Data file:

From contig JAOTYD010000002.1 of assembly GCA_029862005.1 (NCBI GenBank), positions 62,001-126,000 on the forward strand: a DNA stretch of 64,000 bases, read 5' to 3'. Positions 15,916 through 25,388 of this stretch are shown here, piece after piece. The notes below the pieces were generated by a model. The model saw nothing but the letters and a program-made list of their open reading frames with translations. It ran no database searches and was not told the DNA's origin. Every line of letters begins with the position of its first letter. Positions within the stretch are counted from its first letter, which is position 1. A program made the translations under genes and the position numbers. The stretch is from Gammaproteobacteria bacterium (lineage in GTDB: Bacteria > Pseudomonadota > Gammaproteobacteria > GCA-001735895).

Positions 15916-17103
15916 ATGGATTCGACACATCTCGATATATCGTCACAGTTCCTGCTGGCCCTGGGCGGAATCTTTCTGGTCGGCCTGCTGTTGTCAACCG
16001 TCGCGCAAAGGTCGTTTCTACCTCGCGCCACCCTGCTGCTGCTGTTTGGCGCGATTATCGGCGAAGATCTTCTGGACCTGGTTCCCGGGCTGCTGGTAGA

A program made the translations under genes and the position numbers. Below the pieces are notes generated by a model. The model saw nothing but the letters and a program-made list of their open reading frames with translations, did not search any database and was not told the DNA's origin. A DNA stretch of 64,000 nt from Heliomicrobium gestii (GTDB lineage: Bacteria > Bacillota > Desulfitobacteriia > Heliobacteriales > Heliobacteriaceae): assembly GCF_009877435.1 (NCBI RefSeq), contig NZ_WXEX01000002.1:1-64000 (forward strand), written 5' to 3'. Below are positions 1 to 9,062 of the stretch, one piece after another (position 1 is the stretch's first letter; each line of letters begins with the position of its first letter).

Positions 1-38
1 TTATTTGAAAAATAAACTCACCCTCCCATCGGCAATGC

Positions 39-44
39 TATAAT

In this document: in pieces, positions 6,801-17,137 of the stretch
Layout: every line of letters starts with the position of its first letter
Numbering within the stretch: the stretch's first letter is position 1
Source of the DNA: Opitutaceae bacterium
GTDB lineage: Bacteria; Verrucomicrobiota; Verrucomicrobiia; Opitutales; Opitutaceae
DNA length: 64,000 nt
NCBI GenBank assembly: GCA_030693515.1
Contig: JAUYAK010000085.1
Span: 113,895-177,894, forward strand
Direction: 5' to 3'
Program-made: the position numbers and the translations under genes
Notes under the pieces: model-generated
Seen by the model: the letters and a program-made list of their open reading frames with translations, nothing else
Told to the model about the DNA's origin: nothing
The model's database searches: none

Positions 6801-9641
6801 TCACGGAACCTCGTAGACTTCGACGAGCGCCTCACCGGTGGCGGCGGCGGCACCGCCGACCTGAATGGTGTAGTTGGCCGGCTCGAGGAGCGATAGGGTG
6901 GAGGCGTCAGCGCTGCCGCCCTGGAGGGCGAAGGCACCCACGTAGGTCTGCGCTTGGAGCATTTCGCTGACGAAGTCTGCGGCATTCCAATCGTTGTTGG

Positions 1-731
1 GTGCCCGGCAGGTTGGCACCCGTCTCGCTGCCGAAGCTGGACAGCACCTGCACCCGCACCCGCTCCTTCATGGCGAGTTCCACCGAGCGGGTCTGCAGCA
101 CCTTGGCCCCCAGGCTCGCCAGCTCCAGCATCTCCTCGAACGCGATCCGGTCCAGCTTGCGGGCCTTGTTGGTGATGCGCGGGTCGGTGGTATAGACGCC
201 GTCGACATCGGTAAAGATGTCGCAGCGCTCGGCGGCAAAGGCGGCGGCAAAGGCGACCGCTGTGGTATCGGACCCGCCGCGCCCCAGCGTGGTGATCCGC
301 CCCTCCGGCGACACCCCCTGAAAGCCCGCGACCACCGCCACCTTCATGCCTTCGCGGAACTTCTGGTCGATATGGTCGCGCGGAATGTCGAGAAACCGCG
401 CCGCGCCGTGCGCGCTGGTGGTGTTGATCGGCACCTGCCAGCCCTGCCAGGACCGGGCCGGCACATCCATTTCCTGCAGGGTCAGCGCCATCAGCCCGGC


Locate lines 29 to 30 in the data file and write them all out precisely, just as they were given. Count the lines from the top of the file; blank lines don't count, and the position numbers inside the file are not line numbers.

1 GTGCCCGGCAGGTTGGCACCCGTCTCGCTGCCGAAGCTGGACAGCACCTGCACCCGCACCCGCTCCTTCATGGCGAGTTCCACCGAGCGGGTCTGCAGCA
101 CCTTGGCCCCCAGGCTCGCCAGCTCCAGCATCTCCTCGAACGCGATCCGGTCCAGCTTGCGGGCCTTGTTGGTGATGCGCGGGTCGGTGGTATAGACGCC